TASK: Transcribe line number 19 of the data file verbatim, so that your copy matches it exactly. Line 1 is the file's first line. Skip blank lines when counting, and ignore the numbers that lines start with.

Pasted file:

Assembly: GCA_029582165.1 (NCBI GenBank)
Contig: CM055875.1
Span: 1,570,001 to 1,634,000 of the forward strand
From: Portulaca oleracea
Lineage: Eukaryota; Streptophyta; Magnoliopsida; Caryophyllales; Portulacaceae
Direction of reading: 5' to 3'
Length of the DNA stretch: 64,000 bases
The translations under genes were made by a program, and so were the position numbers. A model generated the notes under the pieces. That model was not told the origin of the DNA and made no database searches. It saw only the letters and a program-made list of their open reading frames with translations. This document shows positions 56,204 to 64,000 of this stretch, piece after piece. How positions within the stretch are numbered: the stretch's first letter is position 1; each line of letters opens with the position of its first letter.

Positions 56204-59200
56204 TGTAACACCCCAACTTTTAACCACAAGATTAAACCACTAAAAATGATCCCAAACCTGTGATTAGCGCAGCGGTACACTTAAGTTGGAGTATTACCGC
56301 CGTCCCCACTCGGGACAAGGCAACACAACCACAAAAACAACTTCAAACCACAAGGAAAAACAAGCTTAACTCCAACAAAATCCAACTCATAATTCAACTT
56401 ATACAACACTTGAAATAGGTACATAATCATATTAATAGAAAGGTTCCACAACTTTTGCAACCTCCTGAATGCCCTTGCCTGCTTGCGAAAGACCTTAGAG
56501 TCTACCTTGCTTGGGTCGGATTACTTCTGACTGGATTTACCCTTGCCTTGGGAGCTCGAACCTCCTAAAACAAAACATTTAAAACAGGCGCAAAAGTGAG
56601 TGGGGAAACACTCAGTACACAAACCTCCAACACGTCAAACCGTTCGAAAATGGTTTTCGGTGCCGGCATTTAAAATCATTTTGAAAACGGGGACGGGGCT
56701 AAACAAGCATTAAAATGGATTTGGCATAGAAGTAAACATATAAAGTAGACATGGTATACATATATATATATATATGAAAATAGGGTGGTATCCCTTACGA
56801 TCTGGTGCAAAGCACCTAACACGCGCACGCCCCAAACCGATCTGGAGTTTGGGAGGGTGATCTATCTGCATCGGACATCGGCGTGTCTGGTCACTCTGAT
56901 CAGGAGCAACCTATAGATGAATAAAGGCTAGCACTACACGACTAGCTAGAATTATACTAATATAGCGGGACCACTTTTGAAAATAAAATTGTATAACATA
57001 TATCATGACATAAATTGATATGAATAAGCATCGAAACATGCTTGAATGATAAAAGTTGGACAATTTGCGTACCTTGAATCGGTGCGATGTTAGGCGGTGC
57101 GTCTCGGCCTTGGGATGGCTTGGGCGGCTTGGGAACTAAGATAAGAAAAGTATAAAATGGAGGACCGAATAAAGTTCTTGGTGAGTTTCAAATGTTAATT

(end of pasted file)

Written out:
57101 GTCTCGGCCTTGGGATGGCTTGGGCGGCTTGGGAACTAAGATAAGAAAAGTATAAAATGGAGGACCGAATAAAGTTCTTGGTGAGTTTCAAATGTTAATT